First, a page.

USDA loans allow a qualifying individual to get low mortgage interest rates, even without a down payment. If you put little or no money down, you will have to pay a mortgage insurance premium, though.

    To qualify for a USDA loan:

    • U.S. citizenship (or permanent residency)
    • A monthly payment — including principal, interest, insurance and taxes — that’s 29% or less of your monthly income. Other monthly debt payments you make cannot exceed 41% of your income. 
    • Dependable income, typically for a minimum of 24 months
    • An acceptable credit history, with no accounts converted to collections within the last 12 months, among other criteria. 

    So what does this look like number wise?

    • Cost of home: $250,000
    • Down payment: 3% ($30,000)
    • Interest rate: 2.5%
    • Term: 30 years
    • *All numbers are before MIP.
  • Conventional Loans

    Conventional loans are not backed by the government, but follow the down payment guidelines set by the government. Conventional loans are often the best option for borrowers with strong credit who can contribute a down payment of at least 3%, or perhaps quite a bit more.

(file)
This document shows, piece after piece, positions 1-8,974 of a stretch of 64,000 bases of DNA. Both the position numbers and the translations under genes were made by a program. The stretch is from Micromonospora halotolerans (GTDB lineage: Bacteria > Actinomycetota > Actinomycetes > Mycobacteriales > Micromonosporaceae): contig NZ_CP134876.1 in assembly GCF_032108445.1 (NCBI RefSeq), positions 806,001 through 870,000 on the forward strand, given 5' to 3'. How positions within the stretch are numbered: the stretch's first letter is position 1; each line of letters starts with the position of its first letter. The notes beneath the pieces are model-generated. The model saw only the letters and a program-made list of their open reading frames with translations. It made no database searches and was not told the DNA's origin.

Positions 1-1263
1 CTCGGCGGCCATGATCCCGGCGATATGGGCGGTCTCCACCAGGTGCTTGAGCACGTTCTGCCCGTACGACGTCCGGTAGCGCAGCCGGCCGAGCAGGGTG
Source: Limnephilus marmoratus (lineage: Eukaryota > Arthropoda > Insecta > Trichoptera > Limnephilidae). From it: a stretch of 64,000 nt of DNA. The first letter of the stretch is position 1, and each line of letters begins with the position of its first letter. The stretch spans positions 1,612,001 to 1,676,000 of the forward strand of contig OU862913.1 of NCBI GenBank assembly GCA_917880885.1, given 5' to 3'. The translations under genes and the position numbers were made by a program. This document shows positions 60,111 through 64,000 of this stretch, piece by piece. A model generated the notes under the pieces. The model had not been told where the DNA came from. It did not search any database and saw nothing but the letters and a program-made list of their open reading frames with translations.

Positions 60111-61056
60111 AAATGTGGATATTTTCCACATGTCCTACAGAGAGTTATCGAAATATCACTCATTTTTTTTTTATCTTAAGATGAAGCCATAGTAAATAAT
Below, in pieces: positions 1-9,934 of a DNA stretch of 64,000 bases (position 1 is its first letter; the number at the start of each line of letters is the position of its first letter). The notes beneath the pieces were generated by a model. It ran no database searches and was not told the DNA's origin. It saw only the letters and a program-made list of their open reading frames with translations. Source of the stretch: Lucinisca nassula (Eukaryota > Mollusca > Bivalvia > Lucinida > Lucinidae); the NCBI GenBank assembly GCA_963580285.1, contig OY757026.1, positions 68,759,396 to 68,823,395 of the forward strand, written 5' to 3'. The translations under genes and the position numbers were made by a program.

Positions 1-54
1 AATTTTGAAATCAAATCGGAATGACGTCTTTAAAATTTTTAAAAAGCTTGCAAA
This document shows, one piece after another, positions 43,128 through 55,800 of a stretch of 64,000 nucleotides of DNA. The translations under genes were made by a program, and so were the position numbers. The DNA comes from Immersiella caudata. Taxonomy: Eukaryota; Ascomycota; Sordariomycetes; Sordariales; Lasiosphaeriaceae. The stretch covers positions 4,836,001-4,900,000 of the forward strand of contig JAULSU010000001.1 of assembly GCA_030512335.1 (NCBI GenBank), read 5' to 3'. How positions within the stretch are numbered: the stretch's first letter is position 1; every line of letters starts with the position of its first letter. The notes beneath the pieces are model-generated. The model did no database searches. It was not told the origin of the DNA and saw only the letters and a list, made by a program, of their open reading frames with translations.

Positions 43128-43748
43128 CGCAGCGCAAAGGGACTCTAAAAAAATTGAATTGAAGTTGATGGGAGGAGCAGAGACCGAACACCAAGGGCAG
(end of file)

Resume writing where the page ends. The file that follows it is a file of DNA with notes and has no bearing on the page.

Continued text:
You'll generally need a credit score of at least 620 to qualify for a conventional loan, though a score that's above 740 will help you get the best rate. Depending on your financial status and the amount you're borrowing, you may be able to make a down payment that's as low as 3% with a conventional loan.

    So what does this look like number wise?

    • Cost of home: $250,000
    • Down payment: 3% ($8,250)
    • Interest rate: 4%
    • Term: 30 years
    • Mortgage monthly payment: $1,388
    • *All numbers are before MIP.
  • Benefits of Putting More Money Down

    While 20% is not required as discussed in the various loans breakdown, it certainly helps to put more down when possible. Making a larger down payment has advantages, which include:

    • A better mortgage interest rate.
    • Lower upfront and ongoing fees.
    • More equity in your home right off the bat.
    • A lower monthly mortgage payment.

    Fees incur when you put less down because it’s a larger risk in the eyes of the lender. Government-backed mortgage programs, such as FHA, VA and USDA loans, reduce the risk by guaranteeing a portion of the loans. If a borrower defaults on one of these loans, the associated government agency will reimburse the lender for what the borrower owes. But you pay for the guarantee through fees or mortgage insurance, depending on the program.

  • Conclusion

    With lower interest rates and various loan options, it’s time to buy the home you’ve always wanted especially if you’re in a place to use your stimulus check for a down payment. 

    There are several things you can do to get ready to buy your first home, from getting pre-approved to improving your credit score to talking with a loan officer to understand your options. Ready to get started? Contact one of our agents to learn more.